“What I see is that it was traditionally a top down approach,” he said. “You’d have experts and people up high provide ideas, assemble a lot of different data sets from these behaviours and opinions. But, what we’re seeing instead is what I call a bottom up approach, line by line in whatever discipline you’re in, to actually figure out the complete set of risks on every single item. That still solves the problem, but it solves the problem with much more certainty, through a much more data-driven approach, and ultimately reduces the potential harm that could come to the firm if a risk is missed.”

Artificial intelligence (AI) has been often been pegged as the revolutionary piece of tech that is helping to reinvent so many industries. Even in this year’s Virtual Global RegTech Summit another panel took to the digital stage to outline its uses and they best ways to employ them. Simmons replicated the admiration for AI, stating, “I’m very excited about where AI is going.”  This love of the technology boils down to that it will enable CROs and other members of management to find risks that they do not know about.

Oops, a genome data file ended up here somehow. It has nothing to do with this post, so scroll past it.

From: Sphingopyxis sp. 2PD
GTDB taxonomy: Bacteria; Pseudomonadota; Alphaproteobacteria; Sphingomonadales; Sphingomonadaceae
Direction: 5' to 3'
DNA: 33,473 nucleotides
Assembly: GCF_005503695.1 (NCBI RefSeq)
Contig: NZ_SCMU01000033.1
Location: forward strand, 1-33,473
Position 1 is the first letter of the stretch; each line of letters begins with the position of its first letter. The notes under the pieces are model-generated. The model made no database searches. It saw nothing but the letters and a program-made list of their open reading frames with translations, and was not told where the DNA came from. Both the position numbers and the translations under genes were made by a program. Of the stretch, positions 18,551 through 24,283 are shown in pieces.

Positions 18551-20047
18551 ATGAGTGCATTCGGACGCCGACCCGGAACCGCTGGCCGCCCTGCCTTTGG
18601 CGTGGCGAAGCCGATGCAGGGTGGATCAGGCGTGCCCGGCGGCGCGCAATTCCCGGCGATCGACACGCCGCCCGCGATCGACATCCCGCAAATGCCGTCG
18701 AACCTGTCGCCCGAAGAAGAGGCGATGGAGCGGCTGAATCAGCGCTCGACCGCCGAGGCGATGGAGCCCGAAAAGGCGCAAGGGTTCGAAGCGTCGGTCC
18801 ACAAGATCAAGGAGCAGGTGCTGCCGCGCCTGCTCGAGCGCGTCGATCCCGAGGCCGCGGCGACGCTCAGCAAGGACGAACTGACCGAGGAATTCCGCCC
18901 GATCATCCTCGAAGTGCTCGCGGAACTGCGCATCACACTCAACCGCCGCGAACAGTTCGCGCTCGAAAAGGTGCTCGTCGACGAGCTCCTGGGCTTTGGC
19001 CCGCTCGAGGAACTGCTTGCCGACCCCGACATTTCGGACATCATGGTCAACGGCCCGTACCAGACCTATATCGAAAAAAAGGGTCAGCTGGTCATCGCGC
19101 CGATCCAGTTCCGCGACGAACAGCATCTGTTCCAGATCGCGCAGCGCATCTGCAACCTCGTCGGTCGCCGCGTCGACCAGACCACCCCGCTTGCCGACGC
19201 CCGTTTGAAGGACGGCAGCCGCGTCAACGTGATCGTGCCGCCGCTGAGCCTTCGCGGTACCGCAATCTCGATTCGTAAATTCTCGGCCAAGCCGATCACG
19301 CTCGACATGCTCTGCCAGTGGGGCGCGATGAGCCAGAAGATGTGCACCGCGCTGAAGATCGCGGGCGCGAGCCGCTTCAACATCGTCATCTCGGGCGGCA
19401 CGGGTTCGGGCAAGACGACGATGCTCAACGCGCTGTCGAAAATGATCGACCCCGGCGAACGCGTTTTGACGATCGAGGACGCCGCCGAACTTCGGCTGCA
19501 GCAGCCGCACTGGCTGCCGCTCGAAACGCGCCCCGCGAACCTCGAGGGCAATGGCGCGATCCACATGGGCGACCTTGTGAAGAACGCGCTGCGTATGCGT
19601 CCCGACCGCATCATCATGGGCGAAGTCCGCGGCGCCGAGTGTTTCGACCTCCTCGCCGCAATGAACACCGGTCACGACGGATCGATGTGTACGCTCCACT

He said, “The challenge of a chief risk officer is not about what ends up on your reports or what analyses and stresses you asked for, it’s the ones that you don’t ask for that you get caught by. I think AI can help identify that by coming up with scenarios or situations that perhaps a human being wouldn’t have thought of.”